October 10, 2015
Our time onboard the Amundsen is coming to a close, but the last day was truly amazing.
We met in the morning to go over our presentation, prepared as a thank you to the scientists and crew. It took ages, and by the end we were exhausted. However, there were many last-minute things to be done. Zoe and I set up camp in the officers’ lounge and painted a million postcards. Watercolour sunrises and diagrams of small benthic organisms covered our table. It was a great way of celebrating individual moments: my first iceberg (we named him Lyle); the light, early in the morning; a petri dish of zooplankton. I hope that when the postcards arrive, they capture the Arctic as I experienced it!
After lunch, Zoë, Gabriel and I went to help section box cores. Michelle Kamula, the scientist we were assisting, studies the history caught in sediment. I think it is fascinating that we can see the past by looking at the bottom of the sea floor!
We left to take group pictures on the Heli Deck. The boat was surrounded by ice, both low to the water and towering in bergs. It was difficult to tear my eyes away, but smiling at the camera was easy. I was so, so happy in that moment, surrounded by such a fantastic group!
To celebrate the end of our time on board, we had “Happy Hour” with the scientists and crew. We walked in to blaring accordion music and grinning Denis, the sweetest Coast Guard on the planet, who was holding glasses of orange juice.
Zoë and I decided to survey the scientists, in an attempt to absorb last advice. Our question: “What inspires you about the arctic/what you study, and what message should we bring home?”
Their replies helped provide a bigger picture to all they had taught us. Philippe, the chief scientist, explained that the whole planet is connected to the Arctic. The east coast is the only place on the planet experiencing colder temperatures. Why do you think this is? When Arctic ice melts, currents bring the cold water down the coast, and that water cools the air. Think of this, he said: You have just boarded a plane. You’ve been planning this trip for months, and you are very excited. Before takeoff, there is an announcement. About twenty screws have been found on the runway, and no one knows where they are from. Would you get off the plane?
This scenario shows our attitude around climate change. We don’t know all the details or the consequences, but we have evidence that something is wrong. Will we continue to push our luck?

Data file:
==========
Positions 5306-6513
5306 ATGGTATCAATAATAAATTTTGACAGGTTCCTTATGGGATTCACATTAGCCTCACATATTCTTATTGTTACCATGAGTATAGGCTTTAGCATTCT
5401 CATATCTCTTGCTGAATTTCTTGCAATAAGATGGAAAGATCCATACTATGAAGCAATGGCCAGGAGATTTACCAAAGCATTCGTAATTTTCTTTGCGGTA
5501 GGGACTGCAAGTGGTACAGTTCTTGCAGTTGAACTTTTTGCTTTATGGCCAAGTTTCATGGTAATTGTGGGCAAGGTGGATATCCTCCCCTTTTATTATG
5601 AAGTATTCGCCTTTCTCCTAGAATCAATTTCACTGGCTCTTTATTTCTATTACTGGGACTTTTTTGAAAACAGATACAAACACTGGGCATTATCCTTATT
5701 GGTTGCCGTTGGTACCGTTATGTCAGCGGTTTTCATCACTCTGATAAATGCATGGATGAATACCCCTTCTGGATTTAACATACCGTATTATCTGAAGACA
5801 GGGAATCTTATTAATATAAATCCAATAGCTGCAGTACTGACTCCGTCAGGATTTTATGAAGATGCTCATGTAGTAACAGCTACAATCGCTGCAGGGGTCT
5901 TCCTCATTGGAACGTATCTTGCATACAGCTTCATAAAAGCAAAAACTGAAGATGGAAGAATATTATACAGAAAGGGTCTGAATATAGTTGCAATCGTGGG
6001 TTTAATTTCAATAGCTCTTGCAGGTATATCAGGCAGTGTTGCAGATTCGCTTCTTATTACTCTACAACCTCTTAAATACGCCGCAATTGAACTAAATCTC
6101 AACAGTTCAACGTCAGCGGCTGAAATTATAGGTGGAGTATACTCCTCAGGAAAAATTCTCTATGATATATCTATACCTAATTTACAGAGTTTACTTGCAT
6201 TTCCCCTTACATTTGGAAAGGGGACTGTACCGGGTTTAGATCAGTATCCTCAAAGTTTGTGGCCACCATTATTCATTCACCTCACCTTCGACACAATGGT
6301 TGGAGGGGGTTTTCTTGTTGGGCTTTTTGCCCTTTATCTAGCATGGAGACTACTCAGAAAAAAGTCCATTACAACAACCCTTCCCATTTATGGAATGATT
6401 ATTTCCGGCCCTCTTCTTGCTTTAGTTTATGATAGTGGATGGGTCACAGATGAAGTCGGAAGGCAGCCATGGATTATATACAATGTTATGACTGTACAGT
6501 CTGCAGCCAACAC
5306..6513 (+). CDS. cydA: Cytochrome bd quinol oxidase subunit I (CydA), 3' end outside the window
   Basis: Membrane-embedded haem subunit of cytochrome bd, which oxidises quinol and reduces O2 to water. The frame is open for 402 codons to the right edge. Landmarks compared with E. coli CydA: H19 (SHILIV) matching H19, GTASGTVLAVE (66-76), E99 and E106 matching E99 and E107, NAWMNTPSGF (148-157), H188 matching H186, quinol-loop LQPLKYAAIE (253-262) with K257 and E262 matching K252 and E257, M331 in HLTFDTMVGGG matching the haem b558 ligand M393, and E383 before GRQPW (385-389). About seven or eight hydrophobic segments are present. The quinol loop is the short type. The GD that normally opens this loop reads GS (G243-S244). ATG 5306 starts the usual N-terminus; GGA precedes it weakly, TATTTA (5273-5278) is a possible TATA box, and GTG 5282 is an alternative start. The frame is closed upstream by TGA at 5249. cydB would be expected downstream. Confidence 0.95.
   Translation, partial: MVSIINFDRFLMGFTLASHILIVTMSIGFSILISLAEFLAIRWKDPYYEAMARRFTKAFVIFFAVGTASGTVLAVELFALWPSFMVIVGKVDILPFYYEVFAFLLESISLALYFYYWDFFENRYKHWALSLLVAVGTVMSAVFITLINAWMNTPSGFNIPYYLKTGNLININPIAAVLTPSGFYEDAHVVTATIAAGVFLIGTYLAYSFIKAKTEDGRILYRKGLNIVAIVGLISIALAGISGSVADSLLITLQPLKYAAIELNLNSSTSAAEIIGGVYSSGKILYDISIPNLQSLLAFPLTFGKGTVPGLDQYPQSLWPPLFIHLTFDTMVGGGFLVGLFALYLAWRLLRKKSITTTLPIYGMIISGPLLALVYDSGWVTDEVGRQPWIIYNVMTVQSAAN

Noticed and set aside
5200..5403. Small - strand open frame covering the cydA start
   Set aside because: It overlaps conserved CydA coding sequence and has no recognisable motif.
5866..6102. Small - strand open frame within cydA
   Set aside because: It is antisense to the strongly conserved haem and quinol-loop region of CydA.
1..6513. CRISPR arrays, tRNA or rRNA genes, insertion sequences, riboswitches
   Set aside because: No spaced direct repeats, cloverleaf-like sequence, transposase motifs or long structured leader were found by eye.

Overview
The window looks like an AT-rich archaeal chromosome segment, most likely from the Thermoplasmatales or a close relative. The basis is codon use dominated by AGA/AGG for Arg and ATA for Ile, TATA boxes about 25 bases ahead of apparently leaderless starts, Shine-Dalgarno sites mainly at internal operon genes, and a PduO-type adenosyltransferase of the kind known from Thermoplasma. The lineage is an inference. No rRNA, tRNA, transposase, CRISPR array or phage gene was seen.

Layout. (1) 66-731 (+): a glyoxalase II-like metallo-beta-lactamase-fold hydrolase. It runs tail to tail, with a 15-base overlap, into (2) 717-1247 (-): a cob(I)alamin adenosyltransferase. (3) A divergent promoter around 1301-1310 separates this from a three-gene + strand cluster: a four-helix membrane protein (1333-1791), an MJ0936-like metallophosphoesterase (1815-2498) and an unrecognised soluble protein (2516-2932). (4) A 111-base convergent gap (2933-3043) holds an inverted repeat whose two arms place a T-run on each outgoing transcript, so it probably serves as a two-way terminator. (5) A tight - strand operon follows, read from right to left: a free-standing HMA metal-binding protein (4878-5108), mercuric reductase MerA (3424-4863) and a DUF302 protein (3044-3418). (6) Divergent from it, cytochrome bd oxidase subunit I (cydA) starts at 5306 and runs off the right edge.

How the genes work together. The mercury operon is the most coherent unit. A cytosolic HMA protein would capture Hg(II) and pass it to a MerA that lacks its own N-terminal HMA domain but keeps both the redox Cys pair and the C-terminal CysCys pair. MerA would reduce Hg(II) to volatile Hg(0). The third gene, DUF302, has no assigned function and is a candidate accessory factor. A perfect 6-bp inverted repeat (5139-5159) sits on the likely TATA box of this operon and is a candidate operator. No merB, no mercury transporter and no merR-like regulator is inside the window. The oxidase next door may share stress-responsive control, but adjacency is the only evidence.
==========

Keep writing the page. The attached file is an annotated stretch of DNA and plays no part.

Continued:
Marie told us to follow our dreams and not get sucked into expectations. Becky and Cindy said that the benthic layer is important. Large mammals get lots of funding and attention, but the base of the food chain is vital. Laura emphasized the beauty and importance of the Arctic.
We ate our last dinner with Philippe and Captain Alain. They are both so kind and intelligent, and our conversation ranged from silly jokes to careers.
Scientists and crew packed into the officers’ lounge for our presentation. The theme was connections – between all of us, within science, and throughout an ecosystem. I talked about our floating, self-sufficient Amundsen community, and the Arctic ecosystem at large, as well as the connections between the present (holding a living sea star from the ocean floor), the past (climate history trapped in sediment and living matter), and the future of Arctic science (us!).
After a last game of “Werewolf” with some scientists and crew, I crawled into bed, exhausted. Alex, however, ate five bowls of cereal at 1:30 am with a gang of French scientists.
I have learnt so much in the past few weeks. Lectures, fieldwork, and discussions have brought science to life. I feel so lucky to be able to approach a researcher at the source of information, and ask questions the moment they arise. Being involved in real research has given us a sense of responsibility. If we miscount zooplankton species, it will affect a data set that will be built on for years. Through Schools on Board, both my confidence and my passion for science has grown.